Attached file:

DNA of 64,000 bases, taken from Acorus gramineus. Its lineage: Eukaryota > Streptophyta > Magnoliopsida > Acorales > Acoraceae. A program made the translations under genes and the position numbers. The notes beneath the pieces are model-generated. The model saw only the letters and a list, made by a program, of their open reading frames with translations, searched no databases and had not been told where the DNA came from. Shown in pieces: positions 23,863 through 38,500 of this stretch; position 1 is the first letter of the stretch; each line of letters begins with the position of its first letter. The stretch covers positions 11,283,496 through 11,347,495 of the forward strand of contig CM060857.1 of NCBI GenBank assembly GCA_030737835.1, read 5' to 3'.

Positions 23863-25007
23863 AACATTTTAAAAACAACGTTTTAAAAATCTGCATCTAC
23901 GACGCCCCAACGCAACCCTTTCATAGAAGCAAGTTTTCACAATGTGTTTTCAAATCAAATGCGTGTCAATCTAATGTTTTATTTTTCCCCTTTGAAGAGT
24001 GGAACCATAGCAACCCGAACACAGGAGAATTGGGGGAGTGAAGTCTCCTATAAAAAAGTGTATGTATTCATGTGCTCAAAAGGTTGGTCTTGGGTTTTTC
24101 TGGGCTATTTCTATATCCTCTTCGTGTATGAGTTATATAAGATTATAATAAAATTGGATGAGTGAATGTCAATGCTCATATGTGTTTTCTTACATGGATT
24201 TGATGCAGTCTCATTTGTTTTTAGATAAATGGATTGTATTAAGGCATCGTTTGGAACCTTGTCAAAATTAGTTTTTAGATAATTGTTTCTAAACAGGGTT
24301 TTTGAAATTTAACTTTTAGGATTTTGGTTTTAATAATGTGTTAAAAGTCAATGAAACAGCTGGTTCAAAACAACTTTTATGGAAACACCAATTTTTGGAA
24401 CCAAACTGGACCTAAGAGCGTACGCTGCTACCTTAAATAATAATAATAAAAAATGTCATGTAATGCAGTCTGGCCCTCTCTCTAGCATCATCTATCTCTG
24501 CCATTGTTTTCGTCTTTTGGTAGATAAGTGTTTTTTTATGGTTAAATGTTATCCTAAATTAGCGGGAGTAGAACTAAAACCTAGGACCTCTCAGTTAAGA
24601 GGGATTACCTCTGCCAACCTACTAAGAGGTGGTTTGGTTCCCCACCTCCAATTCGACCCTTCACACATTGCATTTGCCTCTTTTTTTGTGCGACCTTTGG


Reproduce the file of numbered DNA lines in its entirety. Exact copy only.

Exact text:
DNA of 64,000 bases, taken from Acorus gramineus. Its lineage: Eukaryota > Streptophyta > Magnoliopsida > Acorales > Acoraceae. A program made the translations under genes and the position numbers. The notes beneath the pieces are model-generated. The model saw only the letters and a list, made by a program, of their open reading frames with translations, searched no databases and had not been told where the DNA came from. Shown in pieces: positions 23,863 through 38,500 of this stretch; position 1 is the first letter of the stretch; each line of letters begins with the position of its first letter. The stretch covers positions 11,283,496 through 11,347,495 of the forward strand of contig CM060857.1 of NCBI GenBank assembly GCA_030737835.1, read 5' to 3'.

Positions 23863-25007
23863 AACATTTTAAAAACAACGTTTTAAAAATCTGCATCTAC
23901 GACGCCCCAACGCAACCCTTTCATAGAAGCAAGTTTTCACAATGTGTTTTCAAATCAAATGCGTGTCAATCTAATGTTTTATTTTTCCCCTTTGAAGAGT
24001 GGAACCATAGCAACCCGAACACAGGAGAATTGGGGGAGTGAAGTCTCCTATAAAAAAGTGTATGTATTCATGTGCTCAAAAGGTTGGTCTTGGGTTTTTC
24101 TGGGCTATTTCTATATCCTCTTCGTGTATGAGTTATATAAGATTATAATAAAATTGGATGAGTGAATGTCAATGCTCATATGTGTTTTCTTACATGGATT
24201 TGATGCAGTCTCATTTGTTTTTAGATAAATGGATTGTATTAAGGCATCGTTTGGAACCTTGTCAAAATTAGTTTTTAGATAATTGTTTCTAAACAGGGTT
24301 TTTGAAATTTAACTTTTAGGATTTTGGTTTTAATAATGTGTTAAAAGTCAATGAAACAGCTGGTTCAAAACAACTTTTATGGAAACACCAATTTTTGGAA
24401 CCAAACTGGACCTAAGAGCGTACGCTGCTACCTTAAATAATAATAATAAAAAATGTCATGTAATGCAGTCTGGCCCTCTCTCTAGCATCATCTATCTCTG
24501 CCATTGTTTTCGTCTTTTGGTAGATAAGTGTTTTTTTATGGTTAAATGTTATCCTAAATTAGCGGGAGTAGAACTAAAACCTAGGACCTCTCAGTTAAGA
24601 GGGATTACCTCTGCCAACCTACTAAGAGGTGGTTTGGTTCCCCACCTCCAATTCGACCCTTCACACATTGCATTTGCCTCTTTTTTTGTGCGACCTTTGG